Portugal shocked the World Cup on Sunday when it scored in the final moments of stoppage time to salvage a draw with the United States and avoid elimination from the tournament. While most soccer fans in the U.S. were frustrated when superstar Cristiano Ronaldo crossed to Silvestre Varela for the equalizing goal, one athlete making his own big news this week found great joy in the moment.
Kansas center and highly touted NBA draft prospect Joel Embiid, a native of Cameroon who has lived in the United States since the summer of 2012, tweeted congratulations to the Portugal captain and Real Madrid star:
Embiid, who went from probable No. 1 overall pick of the Cleveland Cavaliers in Thursday's NBA draft to a major risk after suffering a stress fracture in his right foot, was celebrating a happy moment during what's been a tough week. Not surprisingly, an athlete known primarily for his achievements in NCAA basketball and his potential impact in the NBA received a lot of criticism for celebrating a less-than-ideal outcome for the United States, with many people using his foot injury as ammunition:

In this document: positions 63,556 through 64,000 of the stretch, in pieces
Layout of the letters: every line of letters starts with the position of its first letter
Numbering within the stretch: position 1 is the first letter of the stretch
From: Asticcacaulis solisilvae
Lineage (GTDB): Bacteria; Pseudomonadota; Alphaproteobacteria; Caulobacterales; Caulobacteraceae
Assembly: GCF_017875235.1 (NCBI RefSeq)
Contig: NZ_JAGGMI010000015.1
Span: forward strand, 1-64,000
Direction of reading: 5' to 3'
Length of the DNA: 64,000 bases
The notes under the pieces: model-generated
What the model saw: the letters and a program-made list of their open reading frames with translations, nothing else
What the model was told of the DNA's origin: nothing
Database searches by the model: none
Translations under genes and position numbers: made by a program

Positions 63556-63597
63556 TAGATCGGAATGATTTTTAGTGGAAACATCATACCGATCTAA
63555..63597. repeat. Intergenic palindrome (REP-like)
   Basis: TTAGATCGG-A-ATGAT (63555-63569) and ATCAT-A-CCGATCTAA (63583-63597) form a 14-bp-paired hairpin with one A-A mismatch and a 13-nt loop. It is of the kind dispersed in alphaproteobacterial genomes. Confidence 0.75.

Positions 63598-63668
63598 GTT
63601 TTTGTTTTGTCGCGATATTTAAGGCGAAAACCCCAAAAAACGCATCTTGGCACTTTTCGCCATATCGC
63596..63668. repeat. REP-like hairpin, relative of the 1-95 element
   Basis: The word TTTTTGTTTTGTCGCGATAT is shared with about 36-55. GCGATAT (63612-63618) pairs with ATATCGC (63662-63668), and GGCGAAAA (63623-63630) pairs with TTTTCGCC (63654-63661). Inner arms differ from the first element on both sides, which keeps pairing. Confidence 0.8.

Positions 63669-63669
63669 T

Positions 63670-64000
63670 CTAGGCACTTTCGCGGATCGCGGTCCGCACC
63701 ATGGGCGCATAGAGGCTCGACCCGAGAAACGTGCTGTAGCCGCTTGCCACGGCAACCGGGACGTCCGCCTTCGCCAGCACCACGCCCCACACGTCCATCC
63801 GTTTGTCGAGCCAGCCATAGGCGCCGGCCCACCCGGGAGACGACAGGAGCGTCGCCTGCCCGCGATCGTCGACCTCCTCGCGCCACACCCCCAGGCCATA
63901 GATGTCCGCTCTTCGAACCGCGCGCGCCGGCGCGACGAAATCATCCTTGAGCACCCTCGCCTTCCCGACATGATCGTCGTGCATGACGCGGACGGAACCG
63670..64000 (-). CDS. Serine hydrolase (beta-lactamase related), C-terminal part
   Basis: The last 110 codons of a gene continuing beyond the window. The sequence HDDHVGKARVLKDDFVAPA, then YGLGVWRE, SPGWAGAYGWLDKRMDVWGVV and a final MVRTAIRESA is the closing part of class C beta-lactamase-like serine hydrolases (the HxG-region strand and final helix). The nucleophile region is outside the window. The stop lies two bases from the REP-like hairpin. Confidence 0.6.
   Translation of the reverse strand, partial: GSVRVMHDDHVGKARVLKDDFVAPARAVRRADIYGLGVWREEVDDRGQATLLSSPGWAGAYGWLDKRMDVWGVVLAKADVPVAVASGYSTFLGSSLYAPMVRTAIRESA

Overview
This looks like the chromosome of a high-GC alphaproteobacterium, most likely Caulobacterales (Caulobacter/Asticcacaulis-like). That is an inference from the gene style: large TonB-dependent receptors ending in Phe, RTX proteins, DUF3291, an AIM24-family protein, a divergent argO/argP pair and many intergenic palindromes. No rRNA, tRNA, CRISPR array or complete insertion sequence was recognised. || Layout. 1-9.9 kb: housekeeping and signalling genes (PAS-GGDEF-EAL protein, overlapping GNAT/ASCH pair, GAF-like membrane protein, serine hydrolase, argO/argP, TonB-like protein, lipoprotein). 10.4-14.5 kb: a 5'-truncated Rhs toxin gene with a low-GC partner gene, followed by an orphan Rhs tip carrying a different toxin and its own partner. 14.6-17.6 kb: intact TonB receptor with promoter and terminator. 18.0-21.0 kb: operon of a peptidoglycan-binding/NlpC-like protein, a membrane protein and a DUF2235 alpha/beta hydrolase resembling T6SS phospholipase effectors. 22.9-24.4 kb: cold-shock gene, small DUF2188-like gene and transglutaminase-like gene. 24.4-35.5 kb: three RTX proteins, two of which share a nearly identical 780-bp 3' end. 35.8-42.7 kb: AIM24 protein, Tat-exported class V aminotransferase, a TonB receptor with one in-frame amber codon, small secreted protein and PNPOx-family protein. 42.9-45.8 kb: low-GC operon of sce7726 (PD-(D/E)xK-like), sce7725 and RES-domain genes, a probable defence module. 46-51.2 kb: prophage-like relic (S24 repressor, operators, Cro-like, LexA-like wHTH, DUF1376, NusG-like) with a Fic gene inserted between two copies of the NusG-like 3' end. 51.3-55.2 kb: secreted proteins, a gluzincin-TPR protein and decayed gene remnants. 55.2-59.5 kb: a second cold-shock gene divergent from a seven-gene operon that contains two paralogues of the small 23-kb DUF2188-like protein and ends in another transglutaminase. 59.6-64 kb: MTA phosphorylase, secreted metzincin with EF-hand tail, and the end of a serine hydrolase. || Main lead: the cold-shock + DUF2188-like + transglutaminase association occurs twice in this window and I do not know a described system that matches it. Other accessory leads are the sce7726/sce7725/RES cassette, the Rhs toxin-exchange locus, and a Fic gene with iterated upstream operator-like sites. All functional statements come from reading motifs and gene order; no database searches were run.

It is hard to fault Embiid too much for his comment. He's not a U.S. citizen, counts himself as a Real Madrid fan and only really needed to root for the U.S. if we believe that going to two years of high school in Florida and making a name for himself at Kansas obligates him to bleed red, white and blue. I suppose there's an argument for such a position, but it also seems unfair and wildly paternalistic, as if he had no prior life experiences or rooting interests before moving to the country. The kid should be able to support whichever teams and players he likes.
To Embiid's credit, he hasn't felt the need to apologize for praising Ronaldo. Maybe that's because at least a few people have agreed with his tweet:
Or, more likely, he's focused on his fate in Thursday's draft. Whatever happens, at least he can avoid thinking about Cameroon's performance in this World Cup. Its play has been much more offensive than an innocent comment supporting a U.S. opponent.
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